SALT LAKE CITY — Utah House Speaker Brad Wilson and Senate President Stuart Adams are expressing their disapproval with the Biden administration’s vaccine order for businesses.
“At the end of the day, we hope everyone gets the vaccine but this is not the way to do it,” @BradWilsonGOP tells me regarding @POTUS order for businesses with 100+ employees to require vaccines or test for COVID-19 every week. #utpol @kslnewsradio (Photo: AP Photo/Rick Bowmer) pic.twitter.com/Ra5JGpSC3m
— Nick Wyatt (@NickWyattNews) September 17, 2021
Top Utah lawmakers disagree with Biden vaccine plan
In a letter to Utah Gov. Spencer Cox, Speaker Wilson and President Adams shared their concerns about the federal government’s plan to order businesses with 100 or more employees to require vaccines or have them test for COVID-19 once each week.
Our ability to make individual choices is at the core of the American foundation. No one should have the power to force businesses to mandate vaccines. We cannot let blatant government overreach become precedent. #utpol pic.twitter.com/ettHLjVL2W
— President J. Stuart Adams (@JStuartAdams) September 17, 2021
The two leaders say the order is textbook government overreach. The letter also accuses President Biden of contradicting promises he made about not mandating vaccines.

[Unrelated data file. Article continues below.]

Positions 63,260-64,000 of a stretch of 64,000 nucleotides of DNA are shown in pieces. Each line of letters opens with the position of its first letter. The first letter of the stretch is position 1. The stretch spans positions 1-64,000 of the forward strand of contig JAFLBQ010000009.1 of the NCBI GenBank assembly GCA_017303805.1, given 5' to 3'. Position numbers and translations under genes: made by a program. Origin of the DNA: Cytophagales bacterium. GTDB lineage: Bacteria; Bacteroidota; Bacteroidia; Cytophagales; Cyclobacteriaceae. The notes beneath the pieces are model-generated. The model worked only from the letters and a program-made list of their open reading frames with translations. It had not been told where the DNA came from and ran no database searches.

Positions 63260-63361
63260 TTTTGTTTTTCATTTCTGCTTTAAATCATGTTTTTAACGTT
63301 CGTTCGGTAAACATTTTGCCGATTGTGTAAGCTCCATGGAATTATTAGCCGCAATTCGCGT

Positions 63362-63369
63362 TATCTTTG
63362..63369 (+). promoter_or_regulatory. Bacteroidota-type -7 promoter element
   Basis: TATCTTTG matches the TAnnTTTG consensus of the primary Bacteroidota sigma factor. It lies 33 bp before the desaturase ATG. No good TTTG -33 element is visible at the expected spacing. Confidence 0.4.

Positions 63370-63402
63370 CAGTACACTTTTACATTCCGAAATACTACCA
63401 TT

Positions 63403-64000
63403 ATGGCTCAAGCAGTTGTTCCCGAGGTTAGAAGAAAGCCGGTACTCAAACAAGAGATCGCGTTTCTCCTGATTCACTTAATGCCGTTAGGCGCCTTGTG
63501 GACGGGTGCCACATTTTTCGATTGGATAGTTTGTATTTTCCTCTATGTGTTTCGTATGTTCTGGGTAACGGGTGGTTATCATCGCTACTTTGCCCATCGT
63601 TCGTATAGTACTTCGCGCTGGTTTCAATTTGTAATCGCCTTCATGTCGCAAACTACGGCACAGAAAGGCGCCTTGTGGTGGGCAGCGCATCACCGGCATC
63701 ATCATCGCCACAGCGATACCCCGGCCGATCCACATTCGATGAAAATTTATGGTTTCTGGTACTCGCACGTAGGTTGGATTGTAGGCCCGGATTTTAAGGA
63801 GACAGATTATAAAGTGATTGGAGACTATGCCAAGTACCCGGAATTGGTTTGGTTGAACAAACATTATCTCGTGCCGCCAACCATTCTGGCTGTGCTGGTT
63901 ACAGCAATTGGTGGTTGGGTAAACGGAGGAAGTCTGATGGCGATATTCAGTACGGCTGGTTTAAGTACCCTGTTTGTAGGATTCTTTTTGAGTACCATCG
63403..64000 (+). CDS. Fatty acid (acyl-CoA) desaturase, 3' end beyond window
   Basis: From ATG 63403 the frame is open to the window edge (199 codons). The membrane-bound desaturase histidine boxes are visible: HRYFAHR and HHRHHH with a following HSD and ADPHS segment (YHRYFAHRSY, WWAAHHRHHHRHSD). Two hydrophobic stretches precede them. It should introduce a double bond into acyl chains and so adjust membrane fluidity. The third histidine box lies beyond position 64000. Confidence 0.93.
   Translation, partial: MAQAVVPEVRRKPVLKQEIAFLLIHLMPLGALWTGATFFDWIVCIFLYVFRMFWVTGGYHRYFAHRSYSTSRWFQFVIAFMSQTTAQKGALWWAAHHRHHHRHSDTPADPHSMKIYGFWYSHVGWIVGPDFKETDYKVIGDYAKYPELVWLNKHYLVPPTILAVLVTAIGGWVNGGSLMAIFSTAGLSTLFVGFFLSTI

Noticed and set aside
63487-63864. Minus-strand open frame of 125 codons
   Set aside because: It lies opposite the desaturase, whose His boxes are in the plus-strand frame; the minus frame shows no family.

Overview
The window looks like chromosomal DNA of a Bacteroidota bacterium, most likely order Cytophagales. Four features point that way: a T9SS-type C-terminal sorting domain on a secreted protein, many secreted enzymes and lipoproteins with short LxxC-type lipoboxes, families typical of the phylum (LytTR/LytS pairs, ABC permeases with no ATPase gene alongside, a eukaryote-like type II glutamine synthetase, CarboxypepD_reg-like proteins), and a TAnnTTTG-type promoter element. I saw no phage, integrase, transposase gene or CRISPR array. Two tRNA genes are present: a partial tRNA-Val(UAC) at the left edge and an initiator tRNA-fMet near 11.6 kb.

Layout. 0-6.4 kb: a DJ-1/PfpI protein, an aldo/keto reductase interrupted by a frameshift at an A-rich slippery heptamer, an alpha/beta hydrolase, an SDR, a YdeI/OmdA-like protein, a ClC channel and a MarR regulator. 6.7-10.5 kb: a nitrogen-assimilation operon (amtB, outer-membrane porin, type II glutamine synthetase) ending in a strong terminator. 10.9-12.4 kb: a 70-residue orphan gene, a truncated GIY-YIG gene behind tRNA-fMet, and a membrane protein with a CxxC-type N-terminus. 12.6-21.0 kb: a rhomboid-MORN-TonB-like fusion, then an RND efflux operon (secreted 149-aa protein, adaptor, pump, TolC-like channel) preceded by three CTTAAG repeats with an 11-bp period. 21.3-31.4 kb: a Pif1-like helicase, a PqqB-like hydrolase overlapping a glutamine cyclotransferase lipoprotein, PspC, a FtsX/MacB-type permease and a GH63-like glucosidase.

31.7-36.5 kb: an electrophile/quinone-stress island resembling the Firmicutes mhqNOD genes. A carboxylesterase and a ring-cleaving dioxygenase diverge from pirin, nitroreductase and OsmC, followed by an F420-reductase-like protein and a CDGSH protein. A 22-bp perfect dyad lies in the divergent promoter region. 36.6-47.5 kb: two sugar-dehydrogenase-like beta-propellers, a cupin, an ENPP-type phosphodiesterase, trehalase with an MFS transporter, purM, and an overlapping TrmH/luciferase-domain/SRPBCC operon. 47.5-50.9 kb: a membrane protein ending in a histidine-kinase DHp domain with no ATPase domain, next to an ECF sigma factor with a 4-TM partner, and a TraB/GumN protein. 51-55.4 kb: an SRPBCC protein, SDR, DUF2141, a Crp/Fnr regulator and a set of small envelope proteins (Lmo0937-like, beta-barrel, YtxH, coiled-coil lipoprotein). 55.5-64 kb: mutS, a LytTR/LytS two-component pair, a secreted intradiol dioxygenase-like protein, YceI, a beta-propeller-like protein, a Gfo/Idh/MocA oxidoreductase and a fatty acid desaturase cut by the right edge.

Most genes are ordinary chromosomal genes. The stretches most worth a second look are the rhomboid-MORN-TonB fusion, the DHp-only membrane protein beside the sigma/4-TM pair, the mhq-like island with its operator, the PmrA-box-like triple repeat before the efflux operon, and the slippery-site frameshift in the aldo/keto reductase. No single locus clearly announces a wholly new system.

Adams and Wilson support vaccines, not forcing them
President Adams and Speaker Wilson are adamant about their support for vaccinating more Utahns. Adams says vaccines will help achieve three goals.
“We want to protect people’s health and vaccines do that. We want to keep businesses open and vaccines help do that … we want to keep kids in school and vaccines help do that,” says Adams.
“Big fan of the vaccines but I’m not a big fan … of putting government in a place where it’s mandating to people or to businesses to do something like this,” Wilson says.
Both stand ready to take action against the Biden vaccine plan
The house speaker and senate president anxiously await the official order from the federal government to be released. In the meantime, they hope to work out a more “Utah-friendly” solution with Gov. Cox.
Both lawmakers say calling a special legislative session is not out of the question.
The gentlemen also support Utah Attorney General Sean Reyes and his threats of legal action.
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